Leaders-elect hear plenty from Ancram voters

ANCRAM–Three new incoming Town Board members and one current and continuing councilman all got welcome earfuls of information from about 75 town residents during the first of three Transition Planning meetings at the Town Hall December 14.

Supervisor-elect Art Bassin, newly-elected board members Madeleine Israel and Chris Thomas and Councilman James Miller wanted to know what Ancram residents think works and does not work about the way town government operates. Mr. Bassin noted that Councilman John MacArthur was at a fire company meeting and could not attend.

Mr. Bassin set no rules during the two-hour session, only that questions and opinions be kept brief so everyone would have a chance to speak.

Leah Wilcox liked the concept of the town newsletter instituted by the prior administration but had a problem with the content. She said the newsletter is the perfect vehicle to help residents know about town issues are when they might be discussed and voted upon.

Libby McKee wanted to know about the structure of town meetings and suggested that residents be allowed to offer comments on agenda items when they arise instead of later in the meeting.

Mr. Bassin said it is his intention to allow open discussion throughout Town Board meetings, though he has been warned that to do so will be “chaotic and uncontrollable.” He said he’d figure out what to do about it if that becomes the case.

Jack Lindsey suggested that board meeting agendas be sent out in advance. He also suggested having a sign-up sheet for people who want to speak and a time limit on comments.

Barbara Gaba suggested that the board invite written comments and questions prior to the meeting. Mr. Bassin said he will send out emails to the 375 addresses he has.

A lengthy discussion ensued about the role of the town attorney, how much he is paid, how much time he devotes to town legal issues and whether the current town attorney will be retained in the coming year.

Don MacLean said that the town’s Planning Board and Zoning Board of Appeals might be better served by an attorney who specializes in land use law.

Mike Citrin said he would like to see a monthly, one-page financial report about the state of town finances that a layman could understand.

Committees and boards were the next topic of discussion. Mr. Bassin said he was inclined to ask the members of various boards for their recommendations about who should be the leader.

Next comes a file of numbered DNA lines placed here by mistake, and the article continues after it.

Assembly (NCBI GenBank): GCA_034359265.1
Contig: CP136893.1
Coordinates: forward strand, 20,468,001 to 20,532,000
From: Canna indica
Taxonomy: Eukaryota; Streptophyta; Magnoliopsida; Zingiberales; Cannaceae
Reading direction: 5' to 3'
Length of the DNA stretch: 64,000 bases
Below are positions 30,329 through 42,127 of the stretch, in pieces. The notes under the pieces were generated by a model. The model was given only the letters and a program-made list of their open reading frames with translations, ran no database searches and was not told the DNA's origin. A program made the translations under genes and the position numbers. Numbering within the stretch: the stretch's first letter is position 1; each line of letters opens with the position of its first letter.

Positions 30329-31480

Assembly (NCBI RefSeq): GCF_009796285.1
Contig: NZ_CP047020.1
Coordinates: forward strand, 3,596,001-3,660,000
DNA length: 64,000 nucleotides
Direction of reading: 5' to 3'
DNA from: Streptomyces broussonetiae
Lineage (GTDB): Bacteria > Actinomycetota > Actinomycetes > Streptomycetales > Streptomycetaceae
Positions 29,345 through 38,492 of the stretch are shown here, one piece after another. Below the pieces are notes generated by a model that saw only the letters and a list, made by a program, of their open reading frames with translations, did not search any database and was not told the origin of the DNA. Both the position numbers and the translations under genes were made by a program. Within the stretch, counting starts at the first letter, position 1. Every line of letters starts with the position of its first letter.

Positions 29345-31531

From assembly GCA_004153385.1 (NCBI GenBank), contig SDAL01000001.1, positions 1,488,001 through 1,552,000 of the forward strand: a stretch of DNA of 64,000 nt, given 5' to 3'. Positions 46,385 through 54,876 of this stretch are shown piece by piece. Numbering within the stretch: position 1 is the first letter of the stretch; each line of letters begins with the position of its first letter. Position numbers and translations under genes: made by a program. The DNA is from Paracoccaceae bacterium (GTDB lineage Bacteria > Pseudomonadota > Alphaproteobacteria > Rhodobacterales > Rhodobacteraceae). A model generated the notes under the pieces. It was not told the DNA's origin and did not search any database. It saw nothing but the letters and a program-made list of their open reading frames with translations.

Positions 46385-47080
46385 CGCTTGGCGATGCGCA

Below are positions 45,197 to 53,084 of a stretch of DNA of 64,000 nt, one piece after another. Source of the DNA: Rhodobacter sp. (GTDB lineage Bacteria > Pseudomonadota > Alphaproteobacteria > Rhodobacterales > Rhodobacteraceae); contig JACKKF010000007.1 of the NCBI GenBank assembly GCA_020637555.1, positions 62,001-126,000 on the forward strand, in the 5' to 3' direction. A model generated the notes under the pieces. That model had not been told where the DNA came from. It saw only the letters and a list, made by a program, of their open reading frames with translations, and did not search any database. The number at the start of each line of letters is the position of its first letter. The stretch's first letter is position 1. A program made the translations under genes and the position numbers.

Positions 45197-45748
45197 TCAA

Mr. MacLean, a former Planning Board chairman, said years ago the Town Board took too much of a hands-off approach. He said that while it is important the Town Board respect the knowledge and experience of the people who serve on appointed boards, “some oversight is important” and boards should not be “self-perpetuating.”

By far the topic that drew the most discussion was the proposed Revaluation Committee. Mr. Bassin said the committee would be asked to determine whether the townwide revaluation two years ago was accurate and done in accordance with standards.

Councilwoman Donna Hoyt, whose term expires at the end of the year, said from her seat in the audience that such an investigation could take up to two years and during that time there would be no relief to the taxpayer.

Mr. Bassin said that after the committee presents its findings, the Town Board will ultimately decide whether the town should spend $100,000 on a new reval.

Mrs. Hoyt said she did not like the idea that local people would be doing the investigation and, when asked by Mr. Bassin, said she would not serve on the committee, which will “look like a bunch of headhunters.”

Many comments dealt with exactly how the committee would go about its task–looking at fair market values, the assessment rolls, anomalies, grievances, equalization rates, methodologies and formulas.

MaryAnn Roche said that she had been to the state Office of Real Property Services may times in an effort to find out how her property assessment was arrived at and had been consistently told there is no set formula, which is why no one can figure out if their assessment is right.

Sue Bassin said one of the benefits that may come out of the committee is educational, and that alone would be valuable.

Those attending also want the next Town Board to address other issues, including the town highway garage, deciding whether to adopt the Comprehensive Plan, seeing that the Community Rescue Squad is adequately funded, zoning revisions, vinyl siding for the town hall, revitalization of downtown Ancram, cell phone service, updating the town website, getting out the good news in town, eliminating divisiveness and, most importantly, who will bring the cookies to board meetings.

The next Transition Planning meeting is Monday, December 21, 7 p.m. at the Town Hall.

The subject matter will be town departments and services, especially roads. All department heads have been asked to attend.

To contact Diane Valden email .

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